Bracketing John Bolton and all partisan considerations, this is an odd and distressing development and I think it’s genuinely weird that conservatives in general and Senate Republicans in particular are brushing it aside so casually. It’s not as if Democrats are such paragons of virtue that the executive branch appointees of the next Democratic administration will be above engaging in such things when it suits them if it’s been made clear that dissembling in congressional testimony is now going to be treated on the level of dissembling during a Meet The Press appearance. Our system of government relies, informally but crucially, on the proposition that people will be motivated not only by partisanship, but also by a sort of institutional jealously. Senators are supposed to stand on their privileges. Every member of the body loses a lot of authority when the “don’t lie to the committee” norm collapses.

But when executive branch appointees of the next Democratic administration dissemble in congressional testimony, it surely won’t be treated by anyone as equivalent to dissembling during a Meet The Press appearance. It will surely be treated as a very big deal. Republican casualness about the issue is perfectly comprehensible if we assume that they’re assuming the same thing that I’m assuming about American political culture: That consistency will count for nothing and Democrats will be judged on a blatantly unfair double standard.


Howls of outrage (2)

2005 04 23
Personals section in the London Review of Books


Posted by in: Odds and ends

Some high-quality pick-up lines. Almost every one of them deserves to get laid, I think.

via


Nada (0)

2005 04 22
Matthew Yglesias


I’ve been taken to task in the comments section of this post for incessantly recycling Matthew Yglesias posts. Well. Perhaps I should make more of an effort to distinguish myself from The Young Bearded One.

So how’s this? Sometimes when Yglesias alludes to his views about normative ethics I wonder if he’s smokin’ crack. It’s like he’s Bentham reincarnated or something. (Bentham was famous for smoking crack.) And once in a while that nuttiness creeps into his views of other topics. On the whole, though, I notice that Yglesias manages to be very sensible on most topics in spite of his odd views about normative ethics. I find that both depressing and reassuring, since it seems to suggest that normative ethics is less useful than you might hope (though, of course, something can be valuable without being useful). It’s like watching someone win a bike race with a rusty old clunker. You end up looking down at your fancy-schmancy racing bike and wondering if you haven’t overpaid.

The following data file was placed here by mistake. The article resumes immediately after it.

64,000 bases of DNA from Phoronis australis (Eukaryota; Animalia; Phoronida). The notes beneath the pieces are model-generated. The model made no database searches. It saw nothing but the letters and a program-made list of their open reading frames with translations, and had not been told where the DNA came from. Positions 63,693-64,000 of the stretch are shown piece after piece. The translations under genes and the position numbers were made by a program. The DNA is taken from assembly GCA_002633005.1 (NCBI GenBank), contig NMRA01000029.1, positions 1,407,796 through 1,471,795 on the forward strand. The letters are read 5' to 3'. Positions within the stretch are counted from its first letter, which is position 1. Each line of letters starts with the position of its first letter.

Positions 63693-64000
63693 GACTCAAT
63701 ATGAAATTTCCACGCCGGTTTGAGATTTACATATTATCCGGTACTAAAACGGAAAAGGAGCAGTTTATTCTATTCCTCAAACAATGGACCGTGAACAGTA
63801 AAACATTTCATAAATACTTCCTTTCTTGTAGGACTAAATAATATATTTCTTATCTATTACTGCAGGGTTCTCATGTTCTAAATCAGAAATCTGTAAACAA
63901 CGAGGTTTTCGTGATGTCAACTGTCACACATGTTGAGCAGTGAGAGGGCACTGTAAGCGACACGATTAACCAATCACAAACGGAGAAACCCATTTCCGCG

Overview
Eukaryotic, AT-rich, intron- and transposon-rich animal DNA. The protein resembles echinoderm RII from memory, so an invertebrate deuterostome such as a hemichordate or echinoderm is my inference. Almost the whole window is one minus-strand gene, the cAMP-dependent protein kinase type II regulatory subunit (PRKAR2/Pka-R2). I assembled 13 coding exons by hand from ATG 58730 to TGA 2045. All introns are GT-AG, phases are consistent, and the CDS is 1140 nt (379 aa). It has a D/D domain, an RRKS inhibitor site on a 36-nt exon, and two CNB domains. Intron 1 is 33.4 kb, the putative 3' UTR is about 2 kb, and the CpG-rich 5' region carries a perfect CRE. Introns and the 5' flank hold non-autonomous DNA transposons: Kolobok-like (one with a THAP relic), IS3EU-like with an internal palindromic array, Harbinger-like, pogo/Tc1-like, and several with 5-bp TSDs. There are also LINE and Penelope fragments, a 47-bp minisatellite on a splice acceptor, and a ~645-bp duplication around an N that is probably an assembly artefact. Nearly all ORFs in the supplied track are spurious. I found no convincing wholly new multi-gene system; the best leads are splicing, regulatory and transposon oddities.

Also, I have the impression that Yglesias thinks that The Decemberists is a better band than The Arcade Fire – and if I’m right about that, then I think we have our second criticism. The Decemberists have some good stuff all right, but The Arcade Fire is surely the better band.

I admit that this is hardly a Sister Soujah moment. But I’m afraid that I’ve already used up this year’s Sister Souljah moment on mysterious supervillain commenter Kegri. So this will have to do.

Anyway, the main mistake our good commenter seems to be making is to assume that I’m attempting to do anything as grand as blogging. As far as I’m concerned, I sort of gave up blogging as I knew it a while ago. These days I’m more interested in using blogging software to organize an online scrapbook/diary/mass friend email substitute/etc. repository. I’ll let Paul handle the blogging.


Howls of outrage (3)

2005 04 22
Taibbi on Friedman


Posted by in: Political issues, Pundits

I’m sure you’ve all read this by now, but if you haven’t, you really should. Very funny, though, as Matthew Yglesias recently noted, not quite as funny as this great New York Press moment. Both pieces have an extremely high giggle-to-word ratio.


Howls of outrage (3)

2005 04 21
QED


Posted by in: Pundits, Shorter

Shorter David Brooks: Placing legislative decisions in the hands of a minority is bad, because it robs conservative majorities of their democratic rights. Allowing minorities to control legislative decisions is good, because it enables conservative minorities to stop expansions of federal power.


Howls of outrage (3)

2005 04 20
The lazy way


Posted by in: Odds and ends

I’ve been busy, but it just feels wrong to let another day go by without posting. So I’ll just wish you all a happy bowling team shakeup day, and go to bed.


Nada (0)

2005 04 20
Overheard in DC


Posted by in: Overheard

This morning, on the metro from Arlington, VA into DC, a man’s voice came over the PA system:

Next stop, Foggy Bottom, George Washington University. This is the first stop in the District of Columbus.

I have heard the same thing at least twice before, and have heard testimony that it is a regular phenomenon.

UPDATE: A Google search seems to reveal that the DC d.m.v. has made the same booboo.


A single voice crying in the wilderness (1)